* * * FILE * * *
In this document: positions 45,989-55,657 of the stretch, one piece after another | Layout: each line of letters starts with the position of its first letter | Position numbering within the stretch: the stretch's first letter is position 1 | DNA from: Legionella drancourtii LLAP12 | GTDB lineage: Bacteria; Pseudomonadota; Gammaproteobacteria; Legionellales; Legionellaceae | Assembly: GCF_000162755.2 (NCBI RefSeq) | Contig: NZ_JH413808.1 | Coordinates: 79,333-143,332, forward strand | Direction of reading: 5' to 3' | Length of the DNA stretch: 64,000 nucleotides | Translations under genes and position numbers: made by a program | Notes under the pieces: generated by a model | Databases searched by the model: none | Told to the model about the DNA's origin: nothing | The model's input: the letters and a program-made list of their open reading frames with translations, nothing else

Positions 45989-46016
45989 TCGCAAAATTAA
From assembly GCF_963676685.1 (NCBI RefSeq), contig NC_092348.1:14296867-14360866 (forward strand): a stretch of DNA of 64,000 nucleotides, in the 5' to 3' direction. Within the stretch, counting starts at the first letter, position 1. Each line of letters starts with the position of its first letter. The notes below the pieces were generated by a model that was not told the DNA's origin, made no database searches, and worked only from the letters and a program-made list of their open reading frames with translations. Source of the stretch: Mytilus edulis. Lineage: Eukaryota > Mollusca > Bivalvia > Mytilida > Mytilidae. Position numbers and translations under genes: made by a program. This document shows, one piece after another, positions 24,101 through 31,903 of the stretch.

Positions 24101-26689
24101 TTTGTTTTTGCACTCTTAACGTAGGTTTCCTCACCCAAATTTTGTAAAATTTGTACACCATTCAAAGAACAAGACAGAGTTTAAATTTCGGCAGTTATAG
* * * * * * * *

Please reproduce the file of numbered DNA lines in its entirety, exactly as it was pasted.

In this document: positions 45,989-55,657 of the stretch, one piece after another | Layout: each line of letters starts with the position of its first letter | Position numbering within the stretch: the stretch's first letter is position 1 | DNA from: Legionella drancourtii LLAP12 | GTDB lineage: Bacteria; Pseudomonadota; Gammaproteobacteria; Legionellales; Legionellaceae | Assembly: GCF_000162755.2 (NCBI RefSeq) | Contig: NZ_JH413808.1 | Coordinates: 79,333-143,332, forward strand | Direction of reading: 5' to 3' | Length of the DNA stretch: 64,000 nucleotides | Translations under genes and position numbers: made by a program | Notes under the pieces: generated by a model | Databases searched by the model: none | Told to the model about the DNA's origin: nothing | The model's input: the letters and a program-made list of their open reading frames with translations, nothing else

Positions 45989-46016
45989 TCGCAAAATTAA
From assembly GCF_963676685.1 (NCBI RefSeq), contig NC_092348.1:14296867-14360866 (forward strand): a stretch of DNA of 64,000 nucleotides, in the 5' to 3' direction. Within the stretch, counting starts at the first letter, position 1. Each line of letters starts with the position of its first letter. The notes below the pieces were generated by a model that was not told the DNA's origin, made no database searches, and worked only from the letters and a program-made list of their open reading frames with translations. Source of the stretch: Mytilus edulis. Lineage: Eukaryota > Mollusca > Bivalvia > Mytilida > Mytilidae. Position numbers and translations under genes: made by a program. This document shows, one piece after another, positions 24,101 through 31,903 of the stretch.

Positions 24101-26689
24101 TTTGTTTTTGCACTCTTAACGTAGGTTTCCTCACCCAAATTTTGTAAAATTTGTACACCATTCAAAGAACAAGACAGAGTTTAAATTTCGGCAGTTATAG